Wednesday, December 18, 2013

Rooting around online, or, looking for digital resources

Back when I was working on my first book, the internet was just becoming popular. At the same time, I was working in the library at the Watauga Campus of Caldwell Community College. One of the biggest pieces of advice we gave our patrons was that unless the information came from a credible source, they should not use it. While I left the library a number of years ago, the same thing is still true: be very wary of information, generally speaking, that you find online.

That being said, there are a few online resources that are incredibly helpful to a researcher/writer. I will not cover every site that I use, just a few of them.

Probably the two most useful are the Making of America site and fold3.

The Making of America (MOA) is a "digital library of primary sources in American social history from the antebellum period through reconstruction." I use this site the most to access the War of the Rebellion: A Compilation of the Official Records of the Union and Confederate Armies, often referred to simply as the ORs. There are 128 volumes of ORs, and, thanks to this web site, they are all searchable. You will find within the ORs the reports of officers after the battles, general and special orders, and communications between officers. Of course, not everything is in the ORs. Some of it is still lost, but I would consider this source indispensible. You can access that database here, and it is free! As an aside, several years ago, Broadfoot published a Supplement to the Official Records, but that is currently not online.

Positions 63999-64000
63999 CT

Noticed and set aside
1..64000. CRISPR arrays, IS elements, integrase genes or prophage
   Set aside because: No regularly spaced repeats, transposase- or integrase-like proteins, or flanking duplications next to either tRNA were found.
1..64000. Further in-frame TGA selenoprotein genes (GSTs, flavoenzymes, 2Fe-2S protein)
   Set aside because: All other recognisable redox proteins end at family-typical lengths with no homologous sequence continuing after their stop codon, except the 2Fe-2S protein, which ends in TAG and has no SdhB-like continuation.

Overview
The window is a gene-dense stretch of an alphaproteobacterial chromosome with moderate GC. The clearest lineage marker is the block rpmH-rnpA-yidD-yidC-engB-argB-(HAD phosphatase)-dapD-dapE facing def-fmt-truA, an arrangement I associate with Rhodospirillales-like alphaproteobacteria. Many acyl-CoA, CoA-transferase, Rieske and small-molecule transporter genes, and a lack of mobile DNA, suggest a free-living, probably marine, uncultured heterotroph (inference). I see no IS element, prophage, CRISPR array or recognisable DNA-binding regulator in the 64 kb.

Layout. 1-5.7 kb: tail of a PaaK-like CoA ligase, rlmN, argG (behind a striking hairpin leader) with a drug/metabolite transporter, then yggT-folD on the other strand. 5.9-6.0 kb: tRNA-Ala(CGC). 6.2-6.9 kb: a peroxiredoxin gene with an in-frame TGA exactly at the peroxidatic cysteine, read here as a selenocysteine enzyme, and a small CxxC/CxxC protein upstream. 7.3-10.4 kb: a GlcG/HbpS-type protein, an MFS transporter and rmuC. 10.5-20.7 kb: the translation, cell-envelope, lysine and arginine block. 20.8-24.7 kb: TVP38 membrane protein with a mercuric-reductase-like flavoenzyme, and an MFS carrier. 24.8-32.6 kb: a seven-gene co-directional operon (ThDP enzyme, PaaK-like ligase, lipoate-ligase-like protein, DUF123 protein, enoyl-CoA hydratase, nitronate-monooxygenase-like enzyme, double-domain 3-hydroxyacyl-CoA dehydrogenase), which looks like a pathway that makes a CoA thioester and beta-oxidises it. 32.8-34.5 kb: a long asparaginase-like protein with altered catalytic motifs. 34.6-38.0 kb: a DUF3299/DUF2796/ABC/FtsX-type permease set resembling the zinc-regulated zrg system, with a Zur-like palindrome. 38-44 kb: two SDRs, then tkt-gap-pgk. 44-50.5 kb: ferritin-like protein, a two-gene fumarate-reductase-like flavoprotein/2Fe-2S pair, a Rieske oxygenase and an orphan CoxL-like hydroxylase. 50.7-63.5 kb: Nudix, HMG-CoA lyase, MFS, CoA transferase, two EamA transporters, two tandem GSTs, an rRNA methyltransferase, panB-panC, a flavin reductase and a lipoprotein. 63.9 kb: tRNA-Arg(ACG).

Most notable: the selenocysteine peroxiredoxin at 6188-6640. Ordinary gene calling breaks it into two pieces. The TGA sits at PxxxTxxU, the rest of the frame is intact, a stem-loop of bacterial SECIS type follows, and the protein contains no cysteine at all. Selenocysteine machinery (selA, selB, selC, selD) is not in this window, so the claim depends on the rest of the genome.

While MOA is free, fold3 is a subscription database. It is the best money I spend every year. Fold3 has an incredible amount of material on it, but I primarily use it to access the Compiled Service Records of Confederate soldiers. In the past, if you wanted the look at your ancestor's compiled service records, you had to either write the National Archives, or visit one of the libraries that had the information on microfilm. For me, that meant going to Salisbury or Raleigh. Fold3 has all of that information digitized. You go to the site, and click on Civil War, compiled service records, Confederate, North Carolina, Thirty-seventh regiment, and say, the letter B to access all of the soldiers in that regiment whose surname start with the letter B. If you are going to write a regimental history, you need to go through every single slip of paper. You can find returns for equipment and food, extracts from court cases, resignation letters, and all kinds of bits and pieces that will make your project that much more interesting. You can also access the Compiled Service Records for generals and their staffs - do not over look these files! Is it time consuming? Yes! But it pays off. You can access that site here.